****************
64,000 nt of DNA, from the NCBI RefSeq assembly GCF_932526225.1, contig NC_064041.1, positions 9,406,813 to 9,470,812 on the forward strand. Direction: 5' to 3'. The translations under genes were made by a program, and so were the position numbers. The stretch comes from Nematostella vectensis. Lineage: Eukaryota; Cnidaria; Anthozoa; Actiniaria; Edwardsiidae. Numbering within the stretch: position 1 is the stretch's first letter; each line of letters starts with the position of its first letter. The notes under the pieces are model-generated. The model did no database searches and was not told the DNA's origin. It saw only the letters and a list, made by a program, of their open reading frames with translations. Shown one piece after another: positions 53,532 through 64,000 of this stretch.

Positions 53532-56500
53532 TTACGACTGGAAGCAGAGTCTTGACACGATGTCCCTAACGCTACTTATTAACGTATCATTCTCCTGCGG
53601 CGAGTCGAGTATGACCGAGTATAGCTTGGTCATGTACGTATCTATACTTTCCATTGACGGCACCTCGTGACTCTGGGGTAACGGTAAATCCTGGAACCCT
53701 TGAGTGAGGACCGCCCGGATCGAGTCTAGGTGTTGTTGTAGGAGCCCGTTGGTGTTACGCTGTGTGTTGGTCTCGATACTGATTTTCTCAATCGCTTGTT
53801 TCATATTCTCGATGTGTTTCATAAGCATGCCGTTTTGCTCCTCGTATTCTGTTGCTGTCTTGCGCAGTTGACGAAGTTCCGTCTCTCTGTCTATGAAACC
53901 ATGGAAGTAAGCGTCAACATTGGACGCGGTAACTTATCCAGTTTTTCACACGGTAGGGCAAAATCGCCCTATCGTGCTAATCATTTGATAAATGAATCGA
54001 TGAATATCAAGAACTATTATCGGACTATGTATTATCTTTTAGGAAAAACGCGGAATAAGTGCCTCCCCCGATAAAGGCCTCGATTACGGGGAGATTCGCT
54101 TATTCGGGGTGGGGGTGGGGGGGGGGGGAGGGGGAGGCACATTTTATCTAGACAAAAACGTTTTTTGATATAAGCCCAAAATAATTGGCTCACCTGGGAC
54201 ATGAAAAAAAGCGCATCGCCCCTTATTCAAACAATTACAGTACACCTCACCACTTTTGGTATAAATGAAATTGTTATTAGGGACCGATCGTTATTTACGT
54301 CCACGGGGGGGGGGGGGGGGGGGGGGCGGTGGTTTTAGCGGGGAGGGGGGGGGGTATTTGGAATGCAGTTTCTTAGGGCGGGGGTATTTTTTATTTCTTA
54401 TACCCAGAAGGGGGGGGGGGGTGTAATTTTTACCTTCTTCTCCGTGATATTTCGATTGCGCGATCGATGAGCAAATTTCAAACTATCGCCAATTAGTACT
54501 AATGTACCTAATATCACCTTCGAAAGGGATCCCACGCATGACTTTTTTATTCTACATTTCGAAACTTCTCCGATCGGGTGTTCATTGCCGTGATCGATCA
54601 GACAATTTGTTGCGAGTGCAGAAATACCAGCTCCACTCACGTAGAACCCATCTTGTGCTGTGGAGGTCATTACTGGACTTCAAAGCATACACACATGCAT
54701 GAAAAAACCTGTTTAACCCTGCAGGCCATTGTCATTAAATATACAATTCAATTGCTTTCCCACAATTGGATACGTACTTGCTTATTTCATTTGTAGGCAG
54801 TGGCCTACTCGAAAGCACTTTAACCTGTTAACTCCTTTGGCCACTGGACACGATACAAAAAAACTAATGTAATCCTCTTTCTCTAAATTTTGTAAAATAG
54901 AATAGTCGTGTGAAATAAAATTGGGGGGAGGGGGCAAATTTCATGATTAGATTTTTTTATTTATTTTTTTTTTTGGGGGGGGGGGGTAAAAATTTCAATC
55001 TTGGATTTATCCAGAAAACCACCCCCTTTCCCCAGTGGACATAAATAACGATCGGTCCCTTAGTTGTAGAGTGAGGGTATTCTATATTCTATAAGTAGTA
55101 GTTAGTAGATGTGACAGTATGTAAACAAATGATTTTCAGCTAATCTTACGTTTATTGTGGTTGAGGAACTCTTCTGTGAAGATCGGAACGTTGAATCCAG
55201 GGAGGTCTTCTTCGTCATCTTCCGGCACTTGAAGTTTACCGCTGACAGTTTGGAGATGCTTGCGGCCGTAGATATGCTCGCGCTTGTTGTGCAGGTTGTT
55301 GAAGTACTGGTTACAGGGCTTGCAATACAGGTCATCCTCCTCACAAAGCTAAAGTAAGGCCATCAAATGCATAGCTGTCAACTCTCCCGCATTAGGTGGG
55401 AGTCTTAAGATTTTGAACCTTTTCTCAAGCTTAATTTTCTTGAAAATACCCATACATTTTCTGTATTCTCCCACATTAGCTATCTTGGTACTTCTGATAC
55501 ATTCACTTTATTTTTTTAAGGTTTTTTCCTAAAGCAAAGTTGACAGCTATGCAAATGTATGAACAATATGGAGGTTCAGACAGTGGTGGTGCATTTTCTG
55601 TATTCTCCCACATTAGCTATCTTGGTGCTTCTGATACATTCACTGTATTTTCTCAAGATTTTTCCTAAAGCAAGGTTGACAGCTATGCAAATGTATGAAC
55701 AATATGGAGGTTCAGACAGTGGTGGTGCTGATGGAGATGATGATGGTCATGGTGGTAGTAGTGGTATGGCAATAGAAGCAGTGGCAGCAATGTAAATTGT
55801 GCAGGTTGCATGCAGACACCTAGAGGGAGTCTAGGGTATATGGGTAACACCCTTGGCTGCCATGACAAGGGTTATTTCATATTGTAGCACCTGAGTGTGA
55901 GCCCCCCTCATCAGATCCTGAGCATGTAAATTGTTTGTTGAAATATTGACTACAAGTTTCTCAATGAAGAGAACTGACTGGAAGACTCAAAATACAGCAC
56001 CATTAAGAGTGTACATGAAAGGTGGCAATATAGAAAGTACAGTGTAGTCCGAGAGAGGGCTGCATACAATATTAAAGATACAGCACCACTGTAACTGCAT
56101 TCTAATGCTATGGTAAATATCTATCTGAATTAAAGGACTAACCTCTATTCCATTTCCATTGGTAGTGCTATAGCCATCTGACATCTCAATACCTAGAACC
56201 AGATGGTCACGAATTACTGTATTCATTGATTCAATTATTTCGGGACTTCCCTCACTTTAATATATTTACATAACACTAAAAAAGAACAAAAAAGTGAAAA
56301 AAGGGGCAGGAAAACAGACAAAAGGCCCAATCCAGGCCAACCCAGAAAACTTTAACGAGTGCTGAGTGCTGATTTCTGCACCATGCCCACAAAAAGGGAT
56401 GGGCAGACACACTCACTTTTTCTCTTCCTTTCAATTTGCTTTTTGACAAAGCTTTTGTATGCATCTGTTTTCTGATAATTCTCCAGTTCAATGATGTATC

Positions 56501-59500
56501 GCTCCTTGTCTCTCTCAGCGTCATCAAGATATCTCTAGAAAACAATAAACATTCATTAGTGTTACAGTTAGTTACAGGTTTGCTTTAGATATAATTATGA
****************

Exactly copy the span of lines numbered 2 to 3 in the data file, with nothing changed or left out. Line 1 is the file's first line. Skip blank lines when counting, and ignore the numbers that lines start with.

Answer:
Positions 53532-56500
53532 TTACGACTGGAAGCAGAGTCTTGACACGATGTCCCTAACGCTACTTATTAACGTATCATTCTCCTGCGG